|19th century etching of a chimpanzee|
In the Congo the name Wounda means 'close to dying', which is what she was when she was rescued and taken to the Jane Goodall Institute's Tchimpounga Chimpanzee Rehabilitation Center, where she was nursed back to health. Eventually, she was well enough to be released back into the wild, a sanctuary on Tchindzoulou Island in the nearby Kouilou River. When her crate was open and she was free to go, Wounda hesitated and took stock of the strange situation, then embraced Dr Rebeca Atencia, who'd cared for her, and world-famous primatologist Jane Goodall, before venturing into the forest to explore her new home. The video had me in tears.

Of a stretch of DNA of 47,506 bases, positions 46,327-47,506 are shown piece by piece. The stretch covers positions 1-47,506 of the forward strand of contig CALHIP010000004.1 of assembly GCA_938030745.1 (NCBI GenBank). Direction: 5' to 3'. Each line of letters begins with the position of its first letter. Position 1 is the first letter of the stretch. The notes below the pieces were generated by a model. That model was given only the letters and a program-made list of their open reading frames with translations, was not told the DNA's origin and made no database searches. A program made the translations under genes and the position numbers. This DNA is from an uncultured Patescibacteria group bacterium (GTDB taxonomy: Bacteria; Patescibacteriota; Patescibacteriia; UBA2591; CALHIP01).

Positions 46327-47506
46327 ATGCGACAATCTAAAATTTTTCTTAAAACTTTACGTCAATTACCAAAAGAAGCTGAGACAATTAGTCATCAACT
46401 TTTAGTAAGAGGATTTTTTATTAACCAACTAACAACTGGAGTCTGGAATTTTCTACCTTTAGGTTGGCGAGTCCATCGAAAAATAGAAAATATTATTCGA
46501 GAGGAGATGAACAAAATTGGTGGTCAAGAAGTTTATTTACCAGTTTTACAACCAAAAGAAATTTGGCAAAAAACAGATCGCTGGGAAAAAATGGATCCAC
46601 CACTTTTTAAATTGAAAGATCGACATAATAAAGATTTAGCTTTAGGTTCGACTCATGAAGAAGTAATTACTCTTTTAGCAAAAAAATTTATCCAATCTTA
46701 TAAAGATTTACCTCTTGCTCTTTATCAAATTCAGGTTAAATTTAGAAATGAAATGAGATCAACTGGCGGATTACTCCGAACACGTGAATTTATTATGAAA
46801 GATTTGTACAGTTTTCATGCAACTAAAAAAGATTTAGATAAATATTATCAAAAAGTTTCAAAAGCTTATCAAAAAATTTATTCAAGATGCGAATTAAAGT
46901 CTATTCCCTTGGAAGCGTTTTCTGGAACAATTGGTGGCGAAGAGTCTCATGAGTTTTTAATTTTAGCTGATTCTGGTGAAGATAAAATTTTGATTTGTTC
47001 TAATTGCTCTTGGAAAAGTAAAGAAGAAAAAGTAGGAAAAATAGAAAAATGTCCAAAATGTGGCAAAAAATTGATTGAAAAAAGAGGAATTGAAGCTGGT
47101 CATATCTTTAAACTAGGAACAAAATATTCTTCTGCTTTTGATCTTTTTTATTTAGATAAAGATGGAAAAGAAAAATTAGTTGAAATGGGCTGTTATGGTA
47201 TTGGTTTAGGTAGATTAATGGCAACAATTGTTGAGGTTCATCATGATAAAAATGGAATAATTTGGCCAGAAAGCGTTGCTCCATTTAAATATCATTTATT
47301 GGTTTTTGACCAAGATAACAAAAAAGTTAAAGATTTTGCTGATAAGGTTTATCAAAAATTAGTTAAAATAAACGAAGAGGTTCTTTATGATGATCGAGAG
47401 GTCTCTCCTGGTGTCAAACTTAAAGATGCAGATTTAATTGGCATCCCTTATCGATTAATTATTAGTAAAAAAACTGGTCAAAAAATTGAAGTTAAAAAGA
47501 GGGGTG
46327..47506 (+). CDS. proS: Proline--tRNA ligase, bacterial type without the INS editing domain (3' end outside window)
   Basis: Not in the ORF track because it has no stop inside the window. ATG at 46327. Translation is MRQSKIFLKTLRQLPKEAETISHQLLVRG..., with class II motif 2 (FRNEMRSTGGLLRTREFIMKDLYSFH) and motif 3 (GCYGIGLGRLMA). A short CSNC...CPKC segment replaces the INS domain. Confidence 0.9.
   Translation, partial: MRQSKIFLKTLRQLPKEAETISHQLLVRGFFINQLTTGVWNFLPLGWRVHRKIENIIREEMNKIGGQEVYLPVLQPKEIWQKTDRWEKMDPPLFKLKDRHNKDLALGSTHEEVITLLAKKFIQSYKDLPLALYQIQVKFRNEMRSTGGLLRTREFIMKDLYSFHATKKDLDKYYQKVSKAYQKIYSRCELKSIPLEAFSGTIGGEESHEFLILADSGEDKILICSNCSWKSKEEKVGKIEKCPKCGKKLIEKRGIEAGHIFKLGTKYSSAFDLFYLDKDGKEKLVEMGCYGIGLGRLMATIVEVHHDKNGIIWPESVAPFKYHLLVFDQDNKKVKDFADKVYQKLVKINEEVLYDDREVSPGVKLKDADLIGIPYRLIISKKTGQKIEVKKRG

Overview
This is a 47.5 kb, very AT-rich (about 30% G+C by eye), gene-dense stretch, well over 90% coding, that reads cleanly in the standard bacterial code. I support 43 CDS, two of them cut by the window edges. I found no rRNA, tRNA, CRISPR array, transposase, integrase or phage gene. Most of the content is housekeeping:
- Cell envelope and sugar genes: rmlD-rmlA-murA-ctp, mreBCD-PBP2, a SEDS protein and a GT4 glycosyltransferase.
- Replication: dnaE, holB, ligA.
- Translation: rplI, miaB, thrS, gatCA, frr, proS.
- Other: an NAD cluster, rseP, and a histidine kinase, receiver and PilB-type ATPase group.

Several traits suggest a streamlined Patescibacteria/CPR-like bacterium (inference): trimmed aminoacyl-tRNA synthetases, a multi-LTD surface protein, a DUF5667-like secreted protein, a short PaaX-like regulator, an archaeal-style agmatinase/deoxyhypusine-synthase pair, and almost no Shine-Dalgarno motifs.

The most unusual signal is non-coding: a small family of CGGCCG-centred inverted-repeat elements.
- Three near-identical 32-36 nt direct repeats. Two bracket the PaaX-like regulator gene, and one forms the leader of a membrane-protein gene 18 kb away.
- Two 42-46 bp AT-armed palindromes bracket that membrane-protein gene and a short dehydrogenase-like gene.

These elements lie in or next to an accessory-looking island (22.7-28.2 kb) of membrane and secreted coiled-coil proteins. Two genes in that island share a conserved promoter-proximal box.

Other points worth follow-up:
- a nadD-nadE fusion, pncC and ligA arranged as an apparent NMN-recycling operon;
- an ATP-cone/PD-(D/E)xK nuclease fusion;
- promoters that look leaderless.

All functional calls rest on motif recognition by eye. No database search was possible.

And why have I called her Cousin Wounda? As the Jane Goodall Institute says, "Biologically, chimpanzees are more closely related to humans than they are to another species of great apes—gorillas. In fact, humans and chimpanzees share about 95 percent to 98 percent of the same DNA." To think that hungry but ignorant people eat them as "bush meat" - it's like cannibalism. One way or another, humans are responsible for the apes' destruction, loss of habitat being the main problem. Action to save all the great apes - chimpanzees, gorillas and orang-utans - will also help to save all the other species that share their forest habitats. Click here to find out about action to save them.